Mar 1 at 3:03pm by David Tate
Ok… I can’t take it anymore. Surge this, surge that. Whatever. Ever since the surge of 2007, as the Battle of Baghdad was raging, the media has had a penchant for this word and it is making me dizzy.
Let us get this straight because history needs to know what is, and what isn’t, a military surge. The media is back with this darling of a word and I’m going to get them to make this right.
surge |sərj|noun - a sudden powerful forward or upward movement, esp. by a crowd or by a natural force such as the waves or tide : flooding caused by tidal surges.• a sudden large increase, typically a brief one that happens during an otherwise stable or quiescent period.
Simple as that: ”A sudden large increase, typically a brief one that happens during an otherwise stable or quiescent period.”
The fact is, in regards to military surges, there have been three large scale surges, in either Afghanistan or Iraq, since either war began. What we face today in Afghanistan 2009, is actually an escalation and it needs to be recognized as such.
escalate |ˈeskəˌlāt|verb [ intrans. ]increase rapidly : the price of tickets escalated | [as adj. ] ( escalating) the escalating cost of health care.• become or cause to become more intense or serious : [ intrans. ] the disturbance escalated into a full-scale riot | [ trans. ] we do not want to escalate the war.
Surge of 2004
The first true surge during the war in Iraq and Afghanistan came in spring 2004 in Afghanistan. At that time, the coalition was struggling to get security into place for the upcoming election, which would be Afghanistan’s first, free presidential election in its history.
One province that had seen no real coalition presence was the south central Taliban hub or Oruzgan Province; a major opium producing region that is the birth place of AQ #2 Mullah Omar himself.
US Marines from the 22nd Marine Expeditionary Unit (MEU) landed there in early March, continuing military operations (and northern Kandahar Province) through the month of July. When the Marines left, they were replaced by an Army unit that was already in country, which started the process of turning it into the Provincial Reconstruction Team, as well as the center of operations for the Dutch-led task force, TF Oruzgan.
22nd MEU was in Afghanistan for roughly six months before being pulled out and not replaced by an additional unit, qualifying this event as a surge.
Surge of 2007
In early 2007, President Bush announced his intention to launch a surge into the war in Iraq that would prove to be the death blow for Al Qaeda in Iraq during the pivotal Battle for Baghdad that had been underway for some time. The surge he ordered would see the troop numbers swell 30,000 to more than 160,000 troops, a wartime high.
At least 10,000 of those troops had extended tours of 15 months and were not replaced once those tours were up. I would qualify this as a sustained surge, because the fact is, post-surge levels are at 150,000, down just 12,000. Subtract that from the 30,000 surge and you see what was replaced. That number is now shrinking daily as the US finally shifts focus to Afghanistan.
Surge of 2008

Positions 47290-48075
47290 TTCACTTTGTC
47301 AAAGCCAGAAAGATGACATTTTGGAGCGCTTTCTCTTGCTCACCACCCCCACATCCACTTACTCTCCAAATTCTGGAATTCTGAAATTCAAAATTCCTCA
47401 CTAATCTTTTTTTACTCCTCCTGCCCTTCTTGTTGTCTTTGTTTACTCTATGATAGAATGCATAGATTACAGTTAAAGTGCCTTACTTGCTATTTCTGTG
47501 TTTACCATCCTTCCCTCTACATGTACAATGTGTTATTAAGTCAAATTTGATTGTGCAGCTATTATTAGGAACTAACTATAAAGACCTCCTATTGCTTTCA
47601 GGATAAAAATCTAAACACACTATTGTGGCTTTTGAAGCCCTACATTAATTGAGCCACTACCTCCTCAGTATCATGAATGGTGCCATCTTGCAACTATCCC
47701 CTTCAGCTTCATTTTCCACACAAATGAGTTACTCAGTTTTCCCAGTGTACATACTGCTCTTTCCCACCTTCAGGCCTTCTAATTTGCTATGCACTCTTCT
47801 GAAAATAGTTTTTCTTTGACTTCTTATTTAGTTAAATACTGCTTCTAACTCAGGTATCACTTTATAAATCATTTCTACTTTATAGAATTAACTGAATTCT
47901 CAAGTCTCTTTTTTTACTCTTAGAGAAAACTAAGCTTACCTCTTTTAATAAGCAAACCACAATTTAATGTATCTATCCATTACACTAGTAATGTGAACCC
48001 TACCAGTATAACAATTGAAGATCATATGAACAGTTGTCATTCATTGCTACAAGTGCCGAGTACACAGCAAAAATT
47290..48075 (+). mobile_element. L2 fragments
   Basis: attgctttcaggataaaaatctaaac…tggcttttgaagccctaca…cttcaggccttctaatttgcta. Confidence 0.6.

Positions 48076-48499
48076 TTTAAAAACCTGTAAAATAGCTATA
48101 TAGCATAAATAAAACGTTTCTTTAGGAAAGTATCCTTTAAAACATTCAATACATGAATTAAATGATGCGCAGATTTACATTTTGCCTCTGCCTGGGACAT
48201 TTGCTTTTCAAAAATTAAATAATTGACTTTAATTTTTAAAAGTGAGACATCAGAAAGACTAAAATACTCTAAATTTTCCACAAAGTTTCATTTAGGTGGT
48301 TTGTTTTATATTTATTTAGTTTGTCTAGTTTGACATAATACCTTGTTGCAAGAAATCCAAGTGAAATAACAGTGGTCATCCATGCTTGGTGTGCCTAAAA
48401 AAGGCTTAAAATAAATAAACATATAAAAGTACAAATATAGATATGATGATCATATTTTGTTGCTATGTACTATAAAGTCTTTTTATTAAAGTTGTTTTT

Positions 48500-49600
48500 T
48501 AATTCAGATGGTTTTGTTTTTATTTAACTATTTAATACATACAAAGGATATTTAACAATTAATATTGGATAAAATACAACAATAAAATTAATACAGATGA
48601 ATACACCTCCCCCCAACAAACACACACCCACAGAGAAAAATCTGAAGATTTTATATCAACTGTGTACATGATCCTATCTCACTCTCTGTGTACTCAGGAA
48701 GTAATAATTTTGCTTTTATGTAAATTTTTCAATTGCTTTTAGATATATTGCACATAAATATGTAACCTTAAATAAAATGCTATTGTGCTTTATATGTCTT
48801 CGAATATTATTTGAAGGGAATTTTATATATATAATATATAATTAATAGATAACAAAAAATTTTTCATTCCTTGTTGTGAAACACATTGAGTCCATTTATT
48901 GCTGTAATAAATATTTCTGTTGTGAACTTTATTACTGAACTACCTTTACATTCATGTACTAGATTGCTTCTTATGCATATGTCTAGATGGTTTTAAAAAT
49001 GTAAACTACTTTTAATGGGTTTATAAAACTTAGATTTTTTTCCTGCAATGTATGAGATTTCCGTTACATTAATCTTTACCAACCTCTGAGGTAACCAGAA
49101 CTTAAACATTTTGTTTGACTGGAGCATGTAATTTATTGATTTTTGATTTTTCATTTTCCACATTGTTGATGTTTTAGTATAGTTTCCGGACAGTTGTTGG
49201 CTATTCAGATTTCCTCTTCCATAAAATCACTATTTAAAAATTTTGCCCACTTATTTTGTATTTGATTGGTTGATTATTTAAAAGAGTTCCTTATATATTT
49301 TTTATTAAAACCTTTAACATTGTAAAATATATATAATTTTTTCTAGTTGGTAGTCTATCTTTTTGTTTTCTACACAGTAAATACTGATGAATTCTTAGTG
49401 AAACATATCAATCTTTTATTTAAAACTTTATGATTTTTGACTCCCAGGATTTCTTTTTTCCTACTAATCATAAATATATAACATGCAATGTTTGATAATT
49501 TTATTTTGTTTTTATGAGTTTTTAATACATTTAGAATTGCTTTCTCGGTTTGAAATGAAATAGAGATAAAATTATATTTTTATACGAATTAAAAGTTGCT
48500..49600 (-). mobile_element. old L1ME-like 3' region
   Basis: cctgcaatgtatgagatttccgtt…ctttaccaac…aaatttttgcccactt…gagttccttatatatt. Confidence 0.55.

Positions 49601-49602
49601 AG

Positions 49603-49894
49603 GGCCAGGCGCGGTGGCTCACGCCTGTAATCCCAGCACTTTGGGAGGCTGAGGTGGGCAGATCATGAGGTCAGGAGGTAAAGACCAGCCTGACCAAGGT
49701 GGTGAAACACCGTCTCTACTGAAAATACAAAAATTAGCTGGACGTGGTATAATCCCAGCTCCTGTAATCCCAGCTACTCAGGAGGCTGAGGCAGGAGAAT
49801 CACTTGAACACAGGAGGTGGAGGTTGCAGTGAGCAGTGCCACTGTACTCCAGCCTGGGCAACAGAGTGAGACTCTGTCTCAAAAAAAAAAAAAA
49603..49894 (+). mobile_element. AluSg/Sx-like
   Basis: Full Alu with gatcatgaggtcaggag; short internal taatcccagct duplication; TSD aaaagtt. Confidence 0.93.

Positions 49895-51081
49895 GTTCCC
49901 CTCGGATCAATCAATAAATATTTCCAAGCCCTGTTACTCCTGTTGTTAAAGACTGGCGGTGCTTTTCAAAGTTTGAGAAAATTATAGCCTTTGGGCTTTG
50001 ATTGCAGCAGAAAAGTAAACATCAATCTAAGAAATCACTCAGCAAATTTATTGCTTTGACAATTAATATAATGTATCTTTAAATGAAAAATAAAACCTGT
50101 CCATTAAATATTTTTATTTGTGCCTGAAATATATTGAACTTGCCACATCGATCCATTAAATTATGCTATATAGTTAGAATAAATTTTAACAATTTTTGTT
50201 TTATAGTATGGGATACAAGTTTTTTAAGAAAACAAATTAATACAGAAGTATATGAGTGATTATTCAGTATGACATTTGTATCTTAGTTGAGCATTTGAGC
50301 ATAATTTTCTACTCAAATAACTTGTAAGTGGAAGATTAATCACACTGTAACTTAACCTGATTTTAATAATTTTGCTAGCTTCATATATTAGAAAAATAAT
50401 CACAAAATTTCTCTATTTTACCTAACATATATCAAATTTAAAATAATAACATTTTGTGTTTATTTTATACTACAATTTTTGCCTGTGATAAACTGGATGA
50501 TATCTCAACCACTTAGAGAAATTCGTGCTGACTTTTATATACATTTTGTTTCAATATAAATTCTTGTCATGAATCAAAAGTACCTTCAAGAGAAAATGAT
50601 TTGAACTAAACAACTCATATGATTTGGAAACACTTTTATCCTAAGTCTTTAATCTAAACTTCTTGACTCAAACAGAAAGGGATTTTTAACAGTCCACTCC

In late spring of 2008, the 24th MEU landed in Kandahar and launched a massive assault on the Taliban’s logistic base, Garmsir, in the southern Helmand River Valley. After almost five straight weeks of fighting, the battle slowed, as frontlines set in and many of the regions residents returned to their homes and bringing life back to the pivotal District Center.
When the Marines were pulled out of southern Helmand, they were relieved in place (RIP) by British and Afghan forces as USMC 2/7 continued to set the foundation for the Special Purpose Marine Air/Ground Task Force (SPMAGTF) which is currently in place.
Why This is Now an Escalation Phase
Once additional Marines (2/7) augmented the 24th MEU (surge force), this conflict escalated in troop numbers which set the American level at a wartime high of 33,000. This force eventually became the SPMAGTF.
3/2 Marines are currently preparing a prolonged RIP with the current combat element of the the task force, 3/8 Marines, which will sustain the Marine presence in Helmand and Farah Provinces.
With President Obama’s authorization of 17,000 additional troops, plans are now underway to send the 2nd Marine Expeditionary Brigade (MEB), which will permanently add approximately 8,ooo additional Marines to the mix currently fighting in southern Afghanistan.
Surge of 2009?
The surge of 2009 is the addition of troops that are coming in relation to the August election. For instance: Germany is sending an additional 600 troops in time for the election. If those troops are pulled after the election, those troops would be “surge” troops.
Currently, the 22nd MEU is once again out and about, cruising around the world to a destination(s) unknown. The current good odds bet on my chart would see the 22nd MEU landing in Helmand Province for a renewed push, south of Garmsir, to continue where the last combat MEU left off. If they are not replaced after 4-5 months of combat ops, they too would be a surge force.
However, there is a school of thought that suggests the MEU cycle is about to go into a steady Afghanistan replacement format, which would make that another escalation of boots on the ground (unless it is something already built into current plans but has not been released).
So in a nutshell, the current “surge” actually started with 24th MEU in spring 2008, was augmented by USMC 2/7, becoming an escalation in force when they were replaced by the current SPMAGTF in November of last year.
There’s my pitch. The surge is out, an escalation is in as a new catch word. Whataya think?